• Bit depth: The bit depth indicates how many steps are available to describe the sound. The more steps, the larger the so-called dynamic range, which is the difference between the weakest and strongest sound you can record with the microphone. It’s common to record audio in either 16 or 24 bit. 
  • Frequency range: Indicates how large a frequency range the microphone can handle when recording sound waves from, for example, your voice or an instrument. A microphone having a frequency range of 20 Hz to 20 kHz means that the microphone can correctly convert sound waves within these frequencies into an electrical signal which is sent to the A/D converter.
  • Polar pattern: All microphones have a so-called recording area for sound. What you need depends on how you use the microphone. Common variants are omnidirectional, cardioid, super cardioid and shotgun. Cardioid is the best option for many because it mainly picks up sound in front of the microphone and a little from the sides, but not behind.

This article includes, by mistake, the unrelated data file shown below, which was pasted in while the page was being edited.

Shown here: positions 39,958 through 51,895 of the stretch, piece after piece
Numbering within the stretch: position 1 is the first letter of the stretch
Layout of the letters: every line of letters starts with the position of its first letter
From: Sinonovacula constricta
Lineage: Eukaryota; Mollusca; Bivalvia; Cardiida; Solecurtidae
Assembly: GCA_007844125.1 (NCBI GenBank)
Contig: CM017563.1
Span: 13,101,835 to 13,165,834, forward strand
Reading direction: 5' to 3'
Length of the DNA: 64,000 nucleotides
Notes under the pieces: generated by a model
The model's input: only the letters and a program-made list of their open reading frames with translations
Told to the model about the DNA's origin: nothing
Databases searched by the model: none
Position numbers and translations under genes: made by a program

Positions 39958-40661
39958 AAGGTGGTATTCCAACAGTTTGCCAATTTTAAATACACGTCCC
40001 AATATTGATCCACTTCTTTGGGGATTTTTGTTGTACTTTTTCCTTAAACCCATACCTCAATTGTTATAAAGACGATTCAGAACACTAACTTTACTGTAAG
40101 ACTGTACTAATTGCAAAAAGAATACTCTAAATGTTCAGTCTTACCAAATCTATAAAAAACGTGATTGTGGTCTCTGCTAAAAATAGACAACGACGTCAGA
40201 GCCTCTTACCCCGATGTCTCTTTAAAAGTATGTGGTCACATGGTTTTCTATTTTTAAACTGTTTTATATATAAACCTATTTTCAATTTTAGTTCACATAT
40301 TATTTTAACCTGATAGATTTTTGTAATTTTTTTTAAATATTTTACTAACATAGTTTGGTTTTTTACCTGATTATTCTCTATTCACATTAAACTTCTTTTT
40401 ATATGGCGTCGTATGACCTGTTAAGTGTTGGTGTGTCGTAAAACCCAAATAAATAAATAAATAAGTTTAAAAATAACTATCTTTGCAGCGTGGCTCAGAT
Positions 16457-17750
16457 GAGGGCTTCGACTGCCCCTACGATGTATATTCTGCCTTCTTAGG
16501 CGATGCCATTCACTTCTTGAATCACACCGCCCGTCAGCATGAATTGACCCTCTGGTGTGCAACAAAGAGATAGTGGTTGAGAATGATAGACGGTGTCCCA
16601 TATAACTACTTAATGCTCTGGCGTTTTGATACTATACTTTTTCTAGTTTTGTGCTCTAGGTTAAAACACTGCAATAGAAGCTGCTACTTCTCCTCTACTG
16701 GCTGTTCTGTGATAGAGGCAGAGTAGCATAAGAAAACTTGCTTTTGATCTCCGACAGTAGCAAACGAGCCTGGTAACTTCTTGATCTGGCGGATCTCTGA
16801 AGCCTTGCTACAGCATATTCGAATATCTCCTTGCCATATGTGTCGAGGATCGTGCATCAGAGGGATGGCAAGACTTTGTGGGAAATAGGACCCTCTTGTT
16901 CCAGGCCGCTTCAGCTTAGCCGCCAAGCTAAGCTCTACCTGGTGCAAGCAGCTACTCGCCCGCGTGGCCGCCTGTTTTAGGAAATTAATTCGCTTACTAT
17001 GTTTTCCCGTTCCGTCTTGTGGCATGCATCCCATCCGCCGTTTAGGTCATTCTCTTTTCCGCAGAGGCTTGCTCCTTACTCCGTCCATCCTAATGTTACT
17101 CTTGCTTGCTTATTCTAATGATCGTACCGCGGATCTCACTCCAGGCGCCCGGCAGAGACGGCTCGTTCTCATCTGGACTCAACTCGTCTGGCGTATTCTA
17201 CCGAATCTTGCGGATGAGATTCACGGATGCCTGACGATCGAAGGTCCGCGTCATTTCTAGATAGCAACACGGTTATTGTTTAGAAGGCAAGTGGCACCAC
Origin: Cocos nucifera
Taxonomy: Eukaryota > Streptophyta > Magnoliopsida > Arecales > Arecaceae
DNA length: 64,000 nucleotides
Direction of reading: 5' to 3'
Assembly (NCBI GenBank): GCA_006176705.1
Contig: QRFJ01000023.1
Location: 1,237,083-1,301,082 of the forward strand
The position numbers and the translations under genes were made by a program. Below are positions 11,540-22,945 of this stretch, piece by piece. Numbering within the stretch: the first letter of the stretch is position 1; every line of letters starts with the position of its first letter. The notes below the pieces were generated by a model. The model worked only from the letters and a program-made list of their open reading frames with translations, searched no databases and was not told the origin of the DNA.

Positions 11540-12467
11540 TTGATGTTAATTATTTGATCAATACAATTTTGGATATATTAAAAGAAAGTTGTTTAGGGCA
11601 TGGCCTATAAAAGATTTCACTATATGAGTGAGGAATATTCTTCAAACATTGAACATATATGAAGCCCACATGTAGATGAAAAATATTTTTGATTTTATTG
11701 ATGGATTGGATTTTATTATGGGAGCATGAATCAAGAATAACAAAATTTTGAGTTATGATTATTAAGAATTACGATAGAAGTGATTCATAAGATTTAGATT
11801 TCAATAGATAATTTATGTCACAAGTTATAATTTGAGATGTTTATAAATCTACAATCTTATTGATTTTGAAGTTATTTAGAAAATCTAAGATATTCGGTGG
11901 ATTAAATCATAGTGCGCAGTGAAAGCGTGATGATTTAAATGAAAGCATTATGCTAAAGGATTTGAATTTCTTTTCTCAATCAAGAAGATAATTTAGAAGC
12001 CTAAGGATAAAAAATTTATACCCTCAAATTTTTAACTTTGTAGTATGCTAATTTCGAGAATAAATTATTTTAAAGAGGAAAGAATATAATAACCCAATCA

• Impedance: XLR microphones have an impedance that indicates the microphone’s resistance. A high impedance means that the microphone requires more power to operate. The impedance is given in ohms (Ω) and is important to know because you must have a sound card that can supply enough power for the XLR microphone to work. 
  • Dynamic range (SPL): The dynamic range is given in decibels (dB) and indicates the lowest to maximum sound pressure that the microphone can handle. At the bottom of the scale, the signal must be higher than the noise created by the microphone, and at the top of the scale, the signal must be clean and not distorted. The dynamic range depends to some extent on the sound card you have for the XLR microphone. 
  • SNR or S / N: Signal-to-noise ratio, or SNR for short, indicates the relationship between relevant audio data and noise. The higher the SNR, the less noise you experience from the microphone. A good SNR value is 90 dBA and you should find a microphone that stays above 80 dBA for good sound quality. 
  • Phantom power: XLR microphones that need so-called phantom power must be connected to a sound card that can send 48 volts to the microphone. In some cases, you also need a pre-amp when the phantom power isn’t enough, for example with the Shure SMB7. Phantom power is not required for USB microphones.

This article is written by Prisjakt’s editorial staff. No one else has influenced the content of it. There are no paid links or other types of advertising collaborations. Daniel Haaf can be reached at [email protected]